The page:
Size:

31.53 ha (77.91 acres)

Grid reference:

NO183023

Map reference:

Explorer 370
OS Landranger 58

Kilmagad Wood is a paradise for walkers with a good network of paths, two of which interlink with the Lomond Hills path network.

There are superb views across Loch Leven, the Firth of Forth and the surrounding countryside. The wood's mixed broadleaf woodland, areas of open ground and scattered conifers on the higher ground offer ideal habitat for a diverse range of wildlife.

Features

  • Parking nearby
  • Public access
  • Autumn colour
  • Waymarked walk
  • Grassland
  • Moorland
  • Broadleaved woodland

How to get to Kilmagad Wood

Kilmagad Wood is situated on the south-western flanks of Munduff Hill, at the south-western end of the Lomond Hills. It is located between the villages of Kinnesswood and Scotlandwell on Main Street (A911) in Kinross-shire.

Travelling from the direction of Perth, leave the M90 at junction 7 turning left onto the A91. Continue straight at the roundabout onto the A911 at Milnathort. Continue on the A911 through Kinnesswood towards Scotlandwell. Portmoak Parish Church is on your right hand side where parking is available. Cross the road and the entrance to the wood is around 50 meters away.

Travelling from the direction of Edinburgh leave the M90 at junction 5 (B9097 exit) towards Crook of Deven/Glenrothes. Continue on B9097, turning left to join B920. Continue through Scotlandwell towards Kinnesswood on Main Street. Portmoak Parish church is on the left hand side.

The nearest train stations to Kilmagad Wood are Lochgelly approximately 5.4 miles away and Cardenden approximately 6.8 miles away.

For further information on rail travel visit www.scotrail.co.uk.

Buses drop off at Scotlandwell village 0.3km away. There are regular services via Glenrothes, Kinross or Milnathort. From the road junction in the centre of the village, walk north (towards Kinnesswood) along the footway next to the main road (A911). After 300m the path to Kilmagad leads up a flight of steps to the right.

Further information about public transport is available from Traveline: www.travelinescotland.com or phone 0871 200 2233.

Facilities and access

There are approximately 2.7km of maintained paths across the hillside, connecting five entrances. The paths link well with external paths including Michael Bruce Way, Loch Leven Heritage Trail and Lomond Hills path networks.

Paths are unsurfaced and steep in places. Some sections may be uneven and become muddy after wet weather. The main entrance is accessed directly off the recently created safe route between Kinnesswood and Scotlandwell. There is a set of steps at one entrance to the wood, at the eastern end of the deer fence. The upper entrances have kissing gates.

There is no Woodland Trust car park available at Kilmagad Wood. Parking is permitted at Portmoak Parish Church free of charge. There is space for around 20 cars. Please follow notices for parking exceptions on selected days when church services are held. The main entrance to the wood is around 50m north on the opposite side of the A911. Note there is no pedestrian crossing.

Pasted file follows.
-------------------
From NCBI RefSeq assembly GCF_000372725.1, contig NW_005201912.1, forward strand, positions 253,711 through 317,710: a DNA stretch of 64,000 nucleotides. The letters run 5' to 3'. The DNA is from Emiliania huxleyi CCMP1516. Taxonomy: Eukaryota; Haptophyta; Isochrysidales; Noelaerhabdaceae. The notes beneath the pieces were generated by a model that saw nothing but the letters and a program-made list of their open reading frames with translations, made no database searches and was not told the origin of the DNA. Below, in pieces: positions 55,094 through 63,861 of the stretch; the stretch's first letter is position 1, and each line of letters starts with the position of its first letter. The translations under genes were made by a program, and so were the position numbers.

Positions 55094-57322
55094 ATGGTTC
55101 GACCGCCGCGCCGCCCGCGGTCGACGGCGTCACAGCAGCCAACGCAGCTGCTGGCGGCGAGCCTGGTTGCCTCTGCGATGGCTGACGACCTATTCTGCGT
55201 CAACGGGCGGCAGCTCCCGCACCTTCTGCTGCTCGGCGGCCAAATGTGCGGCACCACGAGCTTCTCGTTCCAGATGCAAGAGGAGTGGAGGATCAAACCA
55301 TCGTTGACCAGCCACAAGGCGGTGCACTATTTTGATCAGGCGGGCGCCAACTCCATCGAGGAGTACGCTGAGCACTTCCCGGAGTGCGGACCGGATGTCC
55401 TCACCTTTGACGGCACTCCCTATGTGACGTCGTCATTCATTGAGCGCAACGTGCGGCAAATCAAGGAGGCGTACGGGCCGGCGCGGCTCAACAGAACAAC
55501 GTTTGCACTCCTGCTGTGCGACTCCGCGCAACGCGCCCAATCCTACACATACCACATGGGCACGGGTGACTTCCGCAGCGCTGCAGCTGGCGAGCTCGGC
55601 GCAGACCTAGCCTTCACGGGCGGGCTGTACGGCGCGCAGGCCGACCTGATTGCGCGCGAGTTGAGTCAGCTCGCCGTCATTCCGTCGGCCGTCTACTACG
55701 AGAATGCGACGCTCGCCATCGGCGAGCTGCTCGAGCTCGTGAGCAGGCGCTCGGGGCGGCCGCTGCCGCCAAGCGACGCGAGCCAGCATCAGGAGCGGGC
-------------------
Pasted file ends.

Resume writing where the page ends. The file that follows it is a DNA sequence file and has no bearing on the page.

There are public toilets (including disabled access) at Kinross Services (M90, J6, 7 miles away).

There is a public house/hotel facilities at Scotlandwell and a village shop and filling station at Kinnesswood.

Wildlife and habitats

Animals

Kilmagad Wood supports a range of wildlife all year round. Stay quiet and you may see a shy roe deer feeding in the open woodland. Listen for the mewing of a buzzard overhead and the drumming of a woodpecker in the trees.

In more open habitats listen for singing skylarks and meadow pipits. A number of butterflies and moths can also be spotted here including burnet moths, green hairstreaks, small and large whites, small blues, tortoiseshells, coppers and large skippers.

Trees, plants and fungi

Kilmagad Wood provides a woodland habitat in an otherwise open landscape on the Lomond Hills. The wood is mainly mixed broadleaved woodland which is a combination of mature woodland and young plantation.

Look out for woodland wildflowers such as bluebell and wood sorrel in spring, as well as a number of grasses and rushes such as Yorkshire fog and soft rush.

Habitats

Kilmagad Wood is a mix of habitats including broadleaf woodland, open grassland and scrub.

About Kilmagad Wood

History

The wood can be traced back to the 1500s when 'Wood of Kilmagade' was granted to Robert Douglas of Loch Leven. However, it's likely the wood has actually been here much longer, with the name of the wood dating back to the 14th century when Gaelic was spoken in the area.

There is evidence throughout the wood of the ways in which the land has been altered by years of human activity. There are rig and furrow plough lines from when the land was used for food production. There is also a lime kiln on site which produced lime, used to improve the pH of soil to increase its fertility. There are signs of tracks created when limestone was transported from the quarries on the Lomond Hills to the on site lime kiln.

Things to do at Kilmagad Wood

Volunteering

There is an active volunteer group who help to look after Kilmagad Wood and the nearby Portmoak Moss. For more information visit www.portmoakcw.org.uk.

Walks

The area is a walker's paradise with so much to explore. Download a walking map of Kilmagad Wood. The wood links with external trails including Michael Bruce Way, Loch Leven Heritage trails and Lomond Hills path network.

Download

Kilmagad Wood Management Plan

PDF  (148 KB)